We describe the realization of a fully-electronic label-free temperature-controlled biosensing platform aimed to overcome the Debye screening limit over a wide range of electrolyte salt concentrations. It is based on an improved version of a 90 nm CMOS integrated circuit featuring a nanocapacitor array, readout and A/D conversion circuitry, and an FPGA-based interface board with NIOS II soft processor. We describe the chip's processing, the mounting, the microfluidics, the temperature control system, as well as the calibration and compensation procedures to reduce systematic errors, which altogether make up a complete quantitative sensor platform. Capacitance spectra recorded up to 50-70 MHz are shown and successfully compared to predictions by FEM numerical simulations in the Poisson-Drift-Diffusion formalism. They demonstrate the ability of the chip to reach high upper frequency of operation, thus overcoming the low-frequency Debye screening limit at nearly physiological salt concentrations in the electrolyte, and allowing for detection of events occurring beyond the extent of the electrical double layer. Furthermore, calibrated multi-frequency measurements enable quantitative recording of capacitance spectra, whose features can reveal new properties of the analytes. The scalability of the electrode dimensions, inter-electrode pitch and size of the array make this sensing approach of quite general applicability, even in a non-bio context (e.g. gas sensing).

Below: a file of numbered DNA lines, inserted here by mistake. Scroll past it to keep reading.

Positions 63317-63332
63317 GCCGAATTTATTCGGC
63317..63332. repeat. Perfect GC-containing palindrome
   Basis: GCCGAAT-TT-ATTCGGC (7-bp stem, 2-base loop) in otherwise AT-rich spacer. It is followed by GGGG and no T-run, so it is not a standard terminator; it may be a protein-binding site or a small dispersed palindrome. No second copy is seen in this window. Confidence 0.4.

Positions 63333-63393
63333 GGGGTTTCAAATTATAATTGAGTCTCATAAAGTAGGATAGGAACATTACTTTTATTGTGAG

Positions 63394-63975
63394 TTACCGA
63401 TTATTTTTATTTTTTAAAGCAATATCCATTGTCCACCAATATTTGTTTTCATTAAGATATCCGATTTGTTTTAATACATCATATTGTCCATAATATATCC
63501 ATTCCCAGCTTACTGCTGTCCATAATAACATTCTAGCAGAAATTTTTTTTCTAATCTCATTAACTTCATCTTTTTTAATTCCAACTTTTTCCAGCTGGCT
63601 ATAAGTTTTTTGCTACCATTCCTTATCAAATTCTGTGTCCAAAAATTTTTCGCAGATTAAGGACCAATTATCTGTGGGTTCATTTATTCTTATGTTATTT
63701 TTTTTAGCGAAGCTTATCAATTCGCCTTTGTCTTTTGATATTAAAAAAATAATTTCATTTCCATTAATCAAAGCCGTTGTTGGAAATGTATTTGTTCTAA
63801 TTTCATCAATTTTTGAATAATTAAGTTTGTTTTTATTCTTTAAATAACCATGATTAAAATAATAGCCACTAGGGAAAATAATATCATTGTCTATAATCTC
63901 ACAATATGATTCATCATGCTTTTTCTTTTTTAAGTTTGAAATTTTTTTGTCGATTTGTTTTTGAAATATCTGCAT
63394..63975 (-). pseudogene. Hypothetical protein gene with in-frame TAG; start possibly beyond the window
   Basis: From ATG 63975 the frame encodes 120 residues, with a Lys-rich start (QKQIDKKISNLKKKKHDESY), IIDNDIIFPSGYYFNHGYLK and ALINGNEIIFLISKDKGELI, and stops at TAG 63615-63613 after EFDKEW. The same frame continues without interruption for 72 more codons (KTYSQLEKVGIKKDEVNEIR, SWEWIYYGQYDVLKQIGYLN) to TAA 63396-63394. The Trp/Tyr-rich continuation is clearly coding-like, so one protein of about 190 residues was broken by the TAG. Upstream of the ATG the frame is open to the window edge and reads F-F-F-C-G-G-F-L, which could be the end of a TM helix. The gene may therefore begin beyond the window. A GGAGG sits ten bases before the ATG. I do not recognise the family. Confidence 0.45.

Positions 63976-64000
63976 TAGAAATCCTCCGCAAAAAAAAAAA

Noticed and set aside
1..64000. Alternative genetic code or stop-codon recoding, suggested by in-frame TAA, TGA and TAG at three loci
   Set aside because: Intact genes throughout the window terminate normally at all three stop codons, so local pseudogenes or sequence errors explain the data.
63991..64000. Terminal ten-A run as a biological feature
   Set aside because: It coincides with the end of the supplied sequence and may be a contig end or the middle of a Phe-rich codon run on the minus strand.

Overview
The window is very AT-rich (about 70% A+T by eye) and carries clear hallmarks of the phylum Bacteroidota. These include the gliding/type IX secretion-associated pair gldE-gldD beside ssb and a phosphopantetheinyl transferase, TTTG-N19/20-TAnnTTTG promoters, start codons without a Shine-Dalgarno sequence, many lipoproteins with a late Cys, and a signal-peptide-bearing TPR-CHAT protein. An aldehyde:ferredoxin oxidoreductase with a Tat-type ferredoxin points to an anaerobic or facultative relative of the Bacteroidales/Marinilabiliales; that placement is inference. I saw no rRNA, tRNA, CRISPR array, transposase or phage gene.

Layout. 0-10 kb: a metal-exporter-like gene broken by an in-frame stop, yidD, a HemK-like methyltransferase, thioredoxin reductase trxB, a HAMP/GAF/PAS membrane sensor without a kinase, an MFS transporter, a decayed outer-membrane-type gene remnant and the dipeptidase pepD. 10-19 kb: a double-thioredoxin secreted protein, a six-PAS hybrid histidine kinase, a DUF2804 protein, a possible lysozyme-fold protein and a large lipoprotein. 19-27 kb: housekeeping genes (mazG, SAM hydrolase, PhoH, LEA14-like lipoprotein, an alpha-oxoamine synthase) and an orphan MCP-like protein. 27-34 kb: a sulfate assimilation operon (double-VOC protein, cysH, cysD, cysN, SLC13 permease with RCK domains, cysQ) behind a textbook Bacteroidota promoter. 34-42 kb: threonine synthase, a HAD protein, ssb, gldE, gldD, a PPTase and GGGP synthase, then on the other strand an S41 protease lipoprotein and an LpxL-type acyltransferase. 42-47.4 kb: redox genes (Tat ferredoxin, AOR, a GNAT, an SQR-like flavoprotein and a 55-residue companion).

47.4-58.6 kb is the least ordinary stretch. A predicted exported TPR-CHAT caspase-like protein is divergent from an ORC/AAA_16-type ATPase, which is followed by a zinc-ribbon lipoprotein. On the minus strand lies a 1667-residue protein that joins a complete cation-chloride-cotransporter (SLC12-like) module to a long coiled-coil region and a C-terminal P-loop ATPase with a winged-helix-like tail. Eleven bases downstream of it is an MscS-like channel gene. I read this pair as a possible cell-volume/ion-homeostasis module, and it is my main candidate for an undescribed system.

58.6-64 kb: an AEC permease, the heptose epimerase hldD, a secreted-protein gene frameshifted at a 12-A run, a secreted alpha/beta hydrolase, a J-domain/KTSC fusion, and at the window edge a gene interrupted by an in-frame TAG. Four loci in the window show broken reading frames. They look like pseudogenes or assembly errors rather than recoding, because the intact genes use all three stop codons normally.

|Number of pages||14|
|Journal||IEEE Transactions on Biomedical Circuits and Systems|
|Publication status||Published - 1 Dec 2018|
- Impedance spectroscopy